"We swear it," resounded in an inspired chorus through the room. "We swear unconditional obedience to the Invisible Fathers. We swear to strive with all our means for the extension of the holy order.

"Unbelief, free-thinking, and self-knowledge are of the devil, who steals abroad, to turn men from God. The pride of reason seeks to misguide men, and lead them away from God and the secrets of Nature. The devil has chosen his disciples, who teach sinful knowledge and arrogant free-thinking, and who are united in Berlin in the Order of the Illuminati. The Invisible Fathers command you to fight this shameful order in word, deed, and writing. If any of you are acquainted with one of the members, you shall regard him as your most deadly enemy, and shall hate and pursue him as you hate sin and as you pursue crime. You shall flee his intercourse as you would that of the devil, otherwise you will be damned, and the Invisible Fathers never will forgive you, and the secrets of Nature will be withheld from you. Swear therefore hate, persecution, and eternal enmity, to the Order of the Illuminati. This I command you in the name of the Invisible Fathers."

"We swear it! We swear hate, persecution, and eternal enmity, to the Order of the Illuminati!"

"Every one who belongs to the order is damned and cursed; and if it were your brother or your father, so shall you curse and damn him!"

"We swear it!"

"Then I bring you the blessing of the Invisible rulers and fathers, who announce to you, through me, that every lost one which you gain for the Order of the Rosicrucians, and consequently lead back to God and Nature, is a step toward entering the holy sanctuary of revelation, where the elixir of life and the tincture of gold awaits you. Every cursed member of the Illuminati becomes one of the blessed when you lead him from the path of vice in penitence and contrition, and gain him to the Order of the Rosicrucians; and he who can prove that he has gained twelve new members for our holy order mounts a round higher in the ladder of knowledge, and rises to a new degree. At the sixth grade he passes from the Inner to the Middle Temple, where all the secrets of the universe and of Nature are disclosed. Be mindful of this, and recruit. Until we meet again, let the watchword be, 'Curses and persecution for the devil's offspring, the Illuminati!'"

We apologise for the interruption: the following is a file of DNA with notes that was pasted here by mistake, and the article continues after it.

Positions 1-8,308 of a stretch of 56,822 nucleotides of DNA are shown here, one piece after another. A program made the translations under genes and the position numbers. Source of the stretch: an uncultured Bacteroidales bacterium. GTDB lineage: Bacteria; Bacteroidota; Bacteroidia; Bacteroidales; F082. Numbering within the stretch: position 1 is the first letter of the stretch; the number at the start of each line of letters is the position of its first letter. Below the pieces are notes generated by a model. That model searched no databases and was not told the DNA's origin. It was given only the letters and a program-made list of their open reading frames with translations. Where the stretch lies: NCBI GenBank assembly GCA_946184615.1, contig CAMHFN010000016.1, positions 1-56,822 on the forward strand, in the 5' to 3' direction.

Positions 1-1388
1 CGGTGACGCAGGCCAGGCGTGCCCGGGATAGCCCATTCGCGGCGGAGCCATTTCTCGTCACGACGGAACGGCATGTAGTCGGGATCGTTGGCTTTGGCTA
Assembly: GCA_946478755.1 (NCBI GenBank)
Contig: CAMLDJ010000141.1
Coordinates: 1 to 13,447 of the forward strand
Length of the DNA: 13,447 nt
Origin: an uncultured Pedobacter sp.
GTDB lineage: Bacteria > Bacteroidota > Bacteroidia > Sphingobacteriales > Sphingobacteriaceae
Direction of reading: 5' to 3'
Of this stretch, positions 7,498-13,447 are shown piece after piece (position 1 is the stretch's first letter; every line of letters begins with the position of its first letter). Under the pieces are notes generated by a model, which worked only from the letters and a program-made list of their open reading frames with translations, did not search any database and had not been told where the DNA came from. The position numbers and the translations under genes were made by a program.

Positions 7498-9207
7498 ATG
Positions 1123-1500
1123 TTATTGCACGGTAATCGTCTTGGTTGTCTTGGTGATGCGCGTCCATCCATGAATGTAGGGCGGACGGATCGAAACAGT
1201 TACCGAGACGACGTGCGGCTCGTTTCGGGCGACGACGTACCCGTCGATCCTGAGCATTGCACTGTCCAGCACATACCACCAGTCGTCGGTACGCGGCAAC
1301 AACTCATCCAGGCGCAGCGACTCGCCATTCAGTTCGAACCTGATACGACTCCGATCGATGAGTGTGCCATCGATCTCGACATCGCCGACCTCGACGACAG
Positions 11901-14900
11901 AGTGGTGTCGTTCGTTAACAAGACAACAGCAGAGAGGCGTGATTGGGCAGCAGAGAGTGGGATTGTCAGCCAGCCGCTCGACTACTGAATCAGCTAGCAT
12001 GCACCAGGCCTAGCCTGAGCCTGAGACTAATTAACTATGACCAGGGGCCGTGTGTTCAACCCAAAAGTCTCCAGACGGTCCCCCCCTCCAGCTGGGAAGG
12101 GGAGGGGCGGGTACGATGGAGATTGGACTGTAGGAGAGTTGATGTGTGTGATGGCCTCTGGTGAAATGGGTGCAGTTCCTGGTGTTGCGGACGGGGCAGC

"Curses and persecution for the devil's offspring, the Illuminati, we swear!"

"Now depart! Pay your tribute at the door, which you owe, and receive in return the new sign of the order, which will serve to make the brothers known to each other. Only the directors and the members of the sixth grade shall knock again at this door after paying tribute, and, receiving the new word of life, the guard will let them enter. Depart! I dismiss you in the name of the Holy Father and the Trinity!"

"Take this cloak, and cover yourself, that no one can recognize you," whispered a person near Wilhelmine, and threw a soft covering over her. "Will you now depart, or seek further in the way of knowledge?"

"I will seek further," answered Wilhelmine, firmly.

"You wish to enter the sixth grade, and learn the secrets of Nature?"

"I do!"

"Then I will give you the watchword of the order. But woe unto you if you reveal it! Swear that you will never betray it!"

"I swear it!"

"Then, listen!"

Wilhelmine felt a hot breath upon her cheek, and a voice whispered in her ear the significant words: "Now depart; pay your tribute, you cannot tarry here. Go, and return with the chosen!"

A hand seized her arm and conducted her to the door. Almost blinded by the bright light, she entered the adjoining apartment, where it seemed as if she saw through a veil muffled figures go forward to the centre, and deposit money in a marble basin which stood upon a kind of altar; naphtha burned in silver basins upon each end of it, and a muffled figure stood near.